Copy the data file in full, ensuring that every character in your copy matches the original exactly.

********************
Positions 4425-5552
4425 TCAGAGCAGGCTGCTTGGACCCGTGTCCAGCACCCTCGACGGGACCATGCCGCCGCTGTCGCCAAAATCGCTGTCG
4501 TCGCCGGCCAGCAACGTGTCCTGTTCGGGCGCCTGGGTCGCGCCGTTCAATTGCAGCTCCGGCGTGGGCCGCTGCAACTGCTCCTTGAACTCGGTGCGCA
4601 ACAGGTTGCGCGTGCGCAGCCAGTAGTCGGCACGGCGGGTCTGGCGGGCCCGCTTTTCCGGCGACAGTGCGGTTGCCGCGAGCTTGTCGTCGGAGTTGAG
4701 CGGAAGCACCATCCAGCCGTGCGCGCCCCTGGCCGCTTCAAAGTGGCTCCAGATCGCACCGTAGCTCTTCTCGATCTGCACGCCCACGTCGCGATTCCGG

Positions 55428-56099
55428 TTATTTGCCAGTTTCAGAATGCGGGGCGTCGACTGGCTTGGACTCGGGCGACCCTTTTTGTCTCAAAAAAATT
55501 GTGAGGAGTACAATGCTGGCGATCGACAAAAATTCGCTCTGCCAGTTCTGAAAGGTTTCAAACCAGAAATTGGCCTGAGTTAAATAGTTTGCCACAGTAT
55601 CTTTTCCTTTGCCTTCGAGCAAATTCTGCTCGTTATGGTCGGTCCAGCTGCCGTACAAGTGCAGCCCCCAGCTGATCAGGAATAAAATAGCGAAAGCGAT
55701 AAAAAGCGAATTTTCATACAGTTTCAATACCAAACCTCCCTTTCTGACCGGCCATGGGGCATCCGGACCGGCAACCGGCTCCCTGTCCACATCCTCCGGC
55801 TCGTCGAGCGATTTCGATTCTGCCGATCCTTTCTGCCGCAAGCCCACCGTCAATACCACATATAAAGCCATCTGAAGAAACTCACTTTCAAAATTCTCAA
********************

Positions 4425-5552
4425 TCAGAGCAGGCTGCTTGGACCCGTGTCCAGCACCCTCGACGGGACCATGCCGCCGCTGTCGCCAAAATCGCTGTCG
4501 TCGCCGGCCAGCAACGTGTCCTGTTCGGGCGCCTGGGTCGCGCCGTTCAATTGCAGCTCCGGCGTGGGCCGCTGCAACTGCTCCTTGAACTCGGTGCGCA
4601 ACAGGTTGCGCGTGCGCAGCCAGTAGTCGGCACGGCGGGTCTGGCGGGCCCGCTTTTCCGGCGACAGTGCGGTTGCCGCGAGCTTGTCGTCGGAGTTGAG
4701 CGGAAGCACCATCCAGCCGTGCGCGCCCCTGGCCGCTTCAAAGTGGCTCCAGATCGCACCGTAGCTCTTCTCGATCTGCACGCCCACGTCGCGATTCCGG

Positions 55428-56099
55428 TTATTTGCCAGTTTCAGAATGCGGGGCGTCGACTGGCTTGGACTCGGGCGACCCTTTTTGTCTCAAAAAAATT
55501 GTGAGGAGTACAATGCTGGCGATCGACAAAAATTCGCTCTGCCAGTTCTGAAAGGTTTCAAACCAGAAATTGGCCTGAGTTAAATAGTTTGCCACAGTAT
55601 CTTTTCCTTTGCCTTCGAGCAAATTCTGCTCGTTATGGTCGGTCCAGCTGCCGTACAAGTGCAGCCCCCAGCTGATCAGGAATAAAATAGCGAAAGCGAT
55701 AAAAAGCGAATTTTCATACAGTTTCAATACCAAACCTCCCTTTCTGACCGGCCATGGGGCATCCGGACCGGCAACCGGCTCCCTGTCCACATCCTCCGGC
55801 TCGTCGAGCGATTTCGATTCTGCCGATCCTTTCTGCCGCAAGCCCACCGTCAATACCACATATAAAGCCATCTGAAGAAACTCACTTTCAAAATTCTCAA